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Parties Face Contrasting Concerns in Arizona’s 9th

Tom Williams/CQ Roll Call File Photo
State Senate Minority Leader David Schapira is one of three strong Democratic candidates in Arizona's new 9th district.

In the tossup race for Arizona’s new 9th district, Democrats and Republicans have the exact opposite problem.

The Democratic field is crowded with three up-and-coming stars, while the universal description of the GOP field is “weak” and enthusiasm lags.

Both parties have much at stake in the Aug. 28 primary — and early voting begins Thursday.

On the Democratic side, former state Sen. Kyrsten Sinema has emerged as the frontrunner.

Democrats cannot agree, however, on which other candidate poses the strongest threat to her in the primary — former state party Chairman Andrei Cherny or state Senate Minority Leader David Schapira.

“It’s an embarrassment of riches,” said Pima County Democratic Chairman Jeff Rogers, who is very involved in state party politics. “It’s a shame we can’t spread them across more races because at the end of August two of them will lose and not be in leadership positions.”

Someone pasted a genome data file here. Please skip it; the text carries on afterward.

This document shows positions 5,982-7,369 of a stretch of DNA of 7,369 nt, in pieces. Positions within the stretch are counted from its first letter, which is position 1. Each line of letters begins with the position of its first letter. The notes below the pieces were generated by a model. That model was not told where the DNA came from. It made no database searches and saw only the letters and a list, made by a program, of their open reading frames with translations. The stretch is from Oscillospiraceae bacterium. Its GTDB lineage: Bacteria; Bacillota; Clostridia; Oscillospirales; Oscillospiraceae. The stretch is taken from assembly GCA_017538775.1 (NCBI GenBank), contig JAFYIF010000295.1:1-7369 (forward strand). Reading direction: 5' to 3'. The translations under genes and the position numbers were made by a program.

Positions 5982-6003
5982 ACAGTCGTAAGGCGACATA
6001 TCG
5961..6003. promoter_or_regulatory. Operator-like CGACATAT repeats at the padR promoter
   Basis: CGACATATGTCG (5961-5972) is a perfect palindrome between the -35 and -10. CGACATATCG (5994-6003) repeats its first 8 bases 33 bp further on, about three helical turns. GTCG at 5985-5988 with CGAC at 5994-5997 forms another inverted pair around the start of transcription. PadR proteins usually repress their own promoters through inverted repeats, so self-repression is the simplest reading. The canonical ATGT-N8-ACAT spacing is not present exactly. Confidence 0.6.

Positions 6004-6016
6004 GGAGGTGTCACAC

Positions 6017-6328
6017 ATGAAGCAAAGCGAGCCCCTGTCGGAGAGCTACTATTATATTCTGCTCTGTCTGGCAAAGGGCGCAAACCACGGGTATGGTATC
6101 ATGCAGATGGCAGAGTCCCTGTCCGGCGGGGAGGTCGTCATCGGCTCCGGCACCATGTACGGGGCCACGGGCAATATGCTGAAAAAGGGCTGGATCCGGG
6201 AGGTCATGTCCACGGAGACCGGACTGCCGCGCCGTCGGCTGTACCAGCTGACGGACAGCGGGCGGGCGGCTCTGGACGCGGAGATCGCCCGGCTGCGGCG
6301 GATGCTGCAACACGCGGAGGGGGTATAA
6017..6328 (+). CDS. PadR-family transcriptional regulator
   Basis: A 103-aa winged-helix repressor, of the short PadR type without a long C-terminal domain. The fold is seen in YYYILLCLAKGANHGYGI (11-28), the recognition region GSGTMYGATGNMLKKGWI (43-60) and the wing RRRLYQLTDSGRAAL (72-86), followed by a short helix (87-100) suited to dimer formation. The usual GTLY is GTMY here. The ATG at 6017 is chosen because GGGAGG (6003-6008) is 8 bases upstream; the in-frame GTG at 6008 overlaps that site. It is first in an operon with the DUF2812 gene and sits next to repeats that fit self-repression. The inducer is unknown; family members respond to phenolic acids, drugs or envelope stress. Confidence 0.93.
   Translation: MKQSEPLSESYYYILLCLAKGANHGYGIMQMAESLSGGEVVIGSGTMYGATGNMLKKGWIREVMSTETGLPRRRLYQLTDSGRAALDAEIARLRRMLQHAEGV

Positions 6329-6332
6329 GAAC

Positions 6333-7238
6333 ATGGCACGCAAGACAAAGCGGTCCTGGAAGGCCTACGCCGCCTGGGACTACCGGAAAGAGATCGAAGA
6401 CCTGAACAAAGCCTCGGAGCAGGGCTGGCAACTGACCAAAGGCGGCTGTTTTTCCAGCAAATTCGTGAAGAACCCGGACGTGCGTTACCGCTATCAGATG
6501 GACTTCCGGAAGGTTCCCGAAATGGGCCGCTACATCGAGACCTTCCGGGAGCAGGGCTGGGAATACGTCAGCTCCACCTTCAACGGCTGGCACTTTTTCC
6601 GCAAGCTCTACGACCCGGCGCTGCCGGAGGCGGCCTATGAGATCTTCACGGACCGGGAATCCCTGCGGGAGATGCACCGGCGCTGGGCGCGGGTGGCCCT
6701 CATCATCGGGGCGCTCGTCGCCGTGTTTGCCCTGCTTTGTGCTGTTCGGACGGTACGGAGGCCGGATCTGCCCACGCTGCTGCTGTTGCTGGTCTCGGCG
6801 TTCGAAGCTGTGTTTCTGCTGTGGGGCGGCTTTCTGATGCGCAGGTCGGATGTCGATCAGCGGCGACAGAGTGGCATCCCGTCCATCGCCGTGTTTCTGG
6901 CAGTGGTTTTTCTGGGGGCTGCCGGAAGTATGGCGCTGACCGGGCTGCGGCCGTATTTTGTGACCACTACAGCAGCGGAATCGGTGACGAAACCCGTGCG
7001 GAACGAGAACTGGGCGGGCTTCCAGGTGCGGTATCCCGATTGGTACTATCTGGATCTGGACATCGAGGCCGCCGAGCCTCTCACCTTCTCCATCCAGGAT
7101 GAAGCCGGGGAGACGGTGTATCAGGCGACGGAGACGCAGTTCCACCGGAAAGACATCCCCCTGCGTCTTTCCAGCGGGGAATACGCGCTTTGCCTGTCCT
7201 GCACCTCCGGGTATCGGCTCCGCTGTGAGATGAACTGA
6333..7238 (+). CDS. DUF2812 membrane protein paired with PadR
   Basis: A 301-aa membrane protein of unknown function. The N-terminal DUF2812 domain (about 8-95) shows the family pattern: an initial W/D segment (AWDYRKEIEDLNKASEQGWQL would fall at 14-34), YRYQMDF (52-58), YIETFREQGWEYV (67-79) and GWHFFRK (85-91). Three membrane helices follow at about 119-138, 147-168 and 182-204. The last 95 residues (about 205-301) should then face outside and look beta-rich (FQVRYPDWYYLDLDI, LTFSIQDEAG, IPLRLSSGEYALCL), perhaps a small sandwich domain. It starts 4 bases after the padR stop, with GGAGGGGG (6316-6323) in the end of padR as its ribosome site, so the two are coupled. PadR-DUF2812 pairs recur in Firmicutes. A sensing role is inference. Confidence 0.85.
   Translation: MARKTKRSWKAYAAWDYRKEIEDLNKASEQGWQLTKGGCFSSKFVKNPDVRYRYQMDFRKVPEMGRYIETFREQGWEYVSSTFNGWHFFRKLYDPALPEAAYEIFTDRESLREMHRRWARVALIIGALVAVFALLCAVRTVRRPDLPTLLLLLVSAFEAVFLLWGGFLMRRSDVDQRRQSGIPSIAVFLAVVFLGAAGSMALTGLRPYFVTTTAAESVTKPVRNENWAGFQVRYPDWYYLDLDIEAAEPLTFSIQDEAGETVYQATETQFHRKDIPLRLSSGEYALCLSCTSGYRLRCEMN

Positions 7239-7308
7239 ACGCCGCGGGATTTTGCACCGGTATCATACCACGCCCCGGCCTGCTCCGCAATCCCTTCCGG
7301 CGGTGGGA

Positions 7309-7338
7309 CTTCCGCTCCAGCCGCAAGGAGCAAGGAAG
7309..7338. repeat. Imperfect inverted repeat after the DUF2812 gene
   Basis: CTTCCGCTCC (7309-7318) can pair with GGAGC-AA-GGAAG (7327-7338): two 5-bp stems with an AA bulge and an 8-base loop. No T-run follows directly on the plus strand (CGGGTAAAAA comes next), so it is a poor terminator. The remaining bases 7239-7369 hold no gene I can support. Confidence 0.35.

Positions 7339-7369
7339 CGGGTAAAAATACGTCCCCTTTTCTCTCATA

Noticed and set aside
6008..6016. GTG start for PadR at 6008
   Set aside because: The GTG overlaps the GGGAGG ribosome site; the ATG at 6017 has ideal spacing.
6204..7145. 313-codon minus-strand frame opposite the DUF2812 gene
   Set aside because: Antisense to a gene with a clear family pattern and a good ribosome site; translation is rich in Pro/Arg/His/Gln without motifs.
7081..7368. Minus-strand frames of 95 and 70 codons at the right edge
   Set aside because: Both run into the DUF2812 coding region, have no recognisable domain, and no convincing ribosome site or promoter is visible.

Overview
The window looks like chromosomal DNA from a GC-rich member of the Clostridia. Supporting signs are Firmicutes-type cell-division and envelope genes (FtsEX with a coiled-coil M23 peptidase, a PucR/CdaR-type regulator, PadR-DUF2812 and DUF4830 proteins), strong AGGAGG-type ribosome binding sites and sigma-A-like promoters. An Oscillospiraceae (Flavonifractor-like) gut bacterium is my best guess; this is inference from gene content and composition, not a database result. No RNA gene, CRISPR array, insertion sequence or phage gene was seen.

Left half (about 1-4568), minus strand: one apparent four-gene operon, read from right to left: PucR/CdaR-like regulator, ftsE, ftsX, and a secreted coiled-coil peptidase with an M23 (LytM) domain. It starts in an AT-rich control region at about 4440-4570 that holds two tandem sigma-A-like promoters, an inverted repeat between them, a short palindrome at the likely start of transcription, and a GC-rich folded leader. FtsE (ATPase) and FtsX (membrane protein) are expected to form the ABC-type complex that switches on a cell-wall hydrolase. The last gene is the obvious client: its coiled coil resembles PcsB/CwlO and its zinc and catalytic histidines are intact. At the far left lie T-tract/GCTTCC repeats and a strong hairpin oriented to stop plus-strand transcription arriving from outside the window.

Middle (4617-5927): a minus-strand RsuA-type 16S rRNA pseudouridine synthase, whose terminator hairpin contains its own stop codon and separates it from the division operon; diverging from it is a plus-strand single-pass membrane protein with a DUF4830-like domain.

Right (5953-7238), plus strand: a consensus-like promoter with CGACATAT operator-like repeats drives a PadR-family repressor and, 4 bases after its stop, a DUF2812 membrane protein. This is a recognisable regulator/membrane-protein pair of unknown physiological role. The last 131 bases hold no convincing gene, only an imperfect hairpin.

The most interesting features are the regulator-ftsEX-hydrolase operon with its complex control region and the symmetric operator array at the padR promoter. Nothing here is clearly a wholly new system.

Sinema has been on the political scene for about a decade. She has cultivated a national profile and has the backing of EMILY’s List, and many expect the female vote to solidify around her in the primary.

Cherny has made his tenure in the White House working for President Bill Clinton and Vice President Al Gore central to his direct-mail and television advertising. And Schapira is relying on his name identification, a grass-roots campaign and the support of local Democratic figures such as Rep. Raúl Grijalva and former Rep. Harry Mitchell.

Because of an absence of reliable public polling, Democrats placed added weight on the latest fundraising reports. Sinema had the strongest quarter, but Cherny had the most in cash on hand at the end of June.  

Cherny has had the largest presence on television, spending nearly six figures as of the end of last week, according to a source in the campaign. That figure is very modest for the Phoenix market but still enough to eclipse his opponents.

Sinema is on the air as well, and her advertising has been generally positive. But as early voting approaches, it has gotten downright nasty between the two. Opposition research against both has surfaced in reports and press releases.

Central to Cherny’s case for the nomination is a common Republican theme: that Sinema is unelectable in the fall.  

Operatives from both parties call her “media savvy.” That ability to garner media attention has hurt her in this race, though.

About 10 years worth of statements, interviews, photos and votes are in the public record, have surfaced in the primary and will be a factor if she is the nominee.

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